designed to weed out anyone who was careful enough to check for buffer
overflows, because they obviously didn't understand and appreciate the
intricacies of the C language.

I'm sorry to be politically incorrect, but for the ACM to then laud "C" and
its inventors as a major advance in computer science has to rank right up
there with Chamberlain's appeasement of Hitler.

If I remove a stop sign and someone is killed in a car accident at that
intersection, I can be sued and perhaps go to jail for contributing to that
accident.  If I lock an exit door in a crowded theater or restaurant that
subsequently burns, I face lawsuits and jail time.  If I remove or disable
the fire extinguishers in a public building, I again face lawsuits and jail
time.  If I remove the shrouding from a gear train or a belt in a factory, I
(and my company) face huge OSHA fines and lawsuits.  If I remove array
bounds checks from my software, I will get a raise and additional stock
options due to the improved "performance" and decreased number of calls from
customer service.  I will also be promoted, so I can then make sure that
none of my reports will check array bounds, either.

The most basic safeguards found in "professional engineering" are cavalierly
and routinely ignored in the software field.  Software people would never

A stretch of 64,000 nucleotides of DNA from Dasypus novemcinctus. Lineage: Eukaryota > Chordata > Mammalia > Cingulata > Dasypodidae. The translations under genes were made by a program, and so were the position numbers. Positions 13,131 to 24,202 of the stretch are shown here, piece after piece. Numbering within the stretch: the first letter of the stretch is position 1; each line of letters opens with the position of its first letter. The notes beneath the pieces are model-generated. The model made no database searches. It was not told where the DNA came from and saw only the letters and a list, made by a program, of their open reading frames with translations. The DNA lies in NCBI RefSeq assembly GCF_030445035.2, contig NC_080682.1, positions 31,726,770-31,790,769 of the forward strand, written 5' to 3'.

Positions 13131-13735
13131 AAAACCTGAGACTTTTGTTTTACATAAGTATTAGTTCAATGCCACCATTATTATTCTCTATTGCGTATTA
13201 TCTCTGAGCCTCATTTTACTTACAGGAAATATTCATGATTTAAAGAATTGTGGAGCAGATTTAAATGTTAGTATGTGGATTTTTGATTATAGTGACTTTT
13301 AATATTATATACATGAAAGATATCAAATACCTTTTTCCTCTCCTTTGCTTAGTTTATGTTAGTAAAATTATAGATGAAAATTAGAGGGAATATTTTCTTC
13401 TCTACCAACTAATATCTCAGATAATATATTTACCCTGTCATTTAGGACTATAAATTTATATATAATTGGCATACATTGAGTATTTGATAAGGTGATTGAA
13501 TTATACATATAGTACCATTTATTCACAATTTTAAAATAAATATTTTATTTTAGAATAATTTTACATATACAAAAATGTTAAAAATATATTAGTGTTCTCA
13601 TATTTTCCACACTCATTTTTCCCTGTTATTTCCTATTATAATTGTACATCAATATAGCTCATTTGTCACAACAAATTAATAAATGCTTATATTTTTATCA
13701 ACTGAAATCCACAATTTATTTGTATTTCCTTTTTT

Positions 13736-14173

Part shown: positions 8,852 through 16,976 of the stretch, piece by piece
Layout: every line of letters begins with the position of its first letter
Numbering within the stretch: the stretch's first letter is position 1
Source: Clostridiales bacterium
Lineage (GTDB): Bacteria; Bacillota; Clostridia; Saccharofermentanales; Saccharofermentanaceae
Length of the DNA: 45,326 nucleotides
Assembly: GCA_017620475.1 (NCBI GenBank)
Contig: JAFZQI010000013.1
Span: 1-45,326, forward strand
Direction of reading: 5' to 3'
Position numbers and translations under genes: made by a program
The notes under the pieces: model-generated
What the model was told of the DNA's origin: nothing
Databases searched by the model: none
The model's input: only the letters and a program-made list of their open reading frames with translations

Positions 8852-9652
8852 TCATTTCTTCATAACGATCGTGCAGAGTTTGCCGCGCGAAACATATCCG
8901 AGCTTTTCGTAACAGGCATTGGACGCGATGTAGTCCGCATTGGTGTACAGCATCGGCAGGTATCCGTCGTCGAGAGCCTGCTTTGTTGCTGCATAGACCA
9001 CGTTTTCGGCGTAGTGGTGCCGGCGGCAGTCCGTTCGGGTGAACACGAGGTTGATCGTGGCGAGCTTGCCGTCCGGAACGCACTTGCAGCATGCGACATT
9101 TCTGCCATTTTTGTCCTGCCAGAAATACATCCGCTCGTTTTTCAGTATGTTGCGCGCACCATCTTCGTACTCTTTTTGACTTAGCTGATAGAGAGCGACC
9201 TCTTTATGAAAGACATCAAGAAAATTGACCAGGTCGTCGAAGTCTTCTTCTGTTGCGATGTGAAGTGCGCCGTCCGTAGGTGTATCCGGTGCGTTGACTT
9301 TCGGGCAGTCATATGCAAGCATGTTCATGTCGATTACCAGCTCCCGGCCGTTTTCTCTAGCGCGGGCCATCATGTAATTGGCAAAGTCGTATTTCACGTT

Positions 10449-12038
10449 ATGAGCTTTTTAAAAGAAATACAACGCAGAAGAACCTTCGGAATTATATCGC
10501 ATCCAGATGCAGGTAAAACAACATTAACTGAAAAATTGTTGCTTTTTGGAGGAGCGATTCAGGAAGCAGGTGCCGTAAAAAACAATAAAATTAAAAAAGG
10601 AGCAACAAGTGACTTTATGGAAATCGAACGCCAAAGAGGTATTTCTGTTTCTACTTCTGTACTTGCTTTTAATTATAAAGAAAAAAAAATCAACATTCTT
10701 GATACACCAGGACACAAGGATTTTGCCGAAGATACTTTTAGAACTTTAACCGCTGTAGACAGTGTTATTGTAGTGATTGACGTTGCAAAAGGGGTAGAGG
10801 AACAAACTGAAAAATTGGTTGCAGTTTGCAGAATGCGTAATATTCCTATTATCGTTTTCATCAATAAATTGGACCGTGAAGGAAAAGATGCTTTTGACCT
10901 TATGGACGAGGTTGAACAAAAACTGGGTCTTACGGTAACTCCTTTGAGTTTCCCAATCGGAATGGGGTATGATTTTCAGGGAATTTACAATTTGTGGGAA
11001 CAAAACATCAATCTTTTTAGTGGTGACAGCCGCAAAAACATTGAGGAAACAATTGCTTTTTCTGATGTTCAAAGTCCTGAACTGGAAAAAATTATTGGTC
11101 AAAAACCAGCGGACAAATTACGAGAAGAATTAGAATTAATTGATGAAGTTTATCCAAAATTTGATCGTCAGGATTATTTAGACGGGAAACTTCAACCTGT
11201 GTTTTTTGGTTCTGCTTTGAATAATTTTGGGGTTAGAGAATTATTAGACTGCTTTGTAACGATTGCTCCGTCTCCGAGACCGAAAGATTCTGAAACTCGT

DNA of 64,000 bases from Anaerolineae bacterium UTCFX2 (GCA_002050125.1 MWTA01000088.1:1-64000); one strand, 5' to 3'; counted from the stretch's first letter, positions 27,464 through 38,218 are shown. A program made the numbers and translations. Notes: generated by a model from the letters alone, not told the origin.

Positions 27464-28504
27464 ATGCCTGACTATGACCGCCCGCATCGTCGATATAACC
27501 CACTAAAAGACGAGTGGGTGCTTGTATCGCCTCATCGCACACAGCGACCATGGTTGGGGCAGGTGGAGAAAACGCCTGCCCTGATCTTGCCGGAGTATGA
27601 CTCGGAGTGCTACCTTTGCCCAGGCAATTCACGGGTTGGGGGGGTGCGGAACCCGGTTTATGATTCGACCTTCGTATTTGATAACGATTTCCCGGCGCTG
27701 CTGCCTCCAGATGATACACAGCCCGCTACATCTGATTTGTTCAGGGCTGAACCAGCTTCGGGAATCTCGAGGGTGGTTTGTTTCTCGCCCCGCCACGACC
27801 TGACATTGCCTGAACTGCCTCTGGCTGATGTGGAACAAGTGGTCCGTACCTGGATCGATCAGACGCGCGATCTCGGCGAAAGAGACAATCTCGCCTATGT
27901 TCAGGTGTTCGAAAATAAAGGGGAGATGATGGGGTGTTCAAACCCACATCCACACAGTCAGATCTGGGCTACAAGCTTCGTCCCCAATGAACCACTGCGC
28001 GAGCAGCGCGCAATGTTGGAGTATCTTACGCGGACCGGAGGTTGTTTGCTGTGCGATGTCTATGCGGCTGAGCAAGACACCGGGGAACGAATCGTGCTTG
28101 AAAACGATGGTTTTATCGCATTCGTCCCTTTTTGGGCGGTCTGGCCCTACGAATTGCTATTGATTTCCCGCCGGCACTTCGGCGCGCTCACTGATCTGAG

drive to the office if building engineers and automotive engineers were as
cavalier about buildings and autos as the software "engineer" is about his
software.

I have been told that one of the reasons for the longevity of the Roman
bridges is that their designers had to stand under them when they were first
used.  It may be time to put a similar discipline into the software field.

If buffer overflows are ever controlled, it won't be due to mere crashes,
but due to their making systems vulnerable to hackers.  Software crashes due
to mere incompetence apparently don't raise any eyebrows, because no one
wants to fault the incompetent programmer (and his incompetent boss).  So we
have to conjure up "bad guys" as "boogie men" in (hopefully) far-distant
lands who "hack our systems", rather than noticing that in pointing one
finger at the hacker, we still have three fingers pointed at ourselves.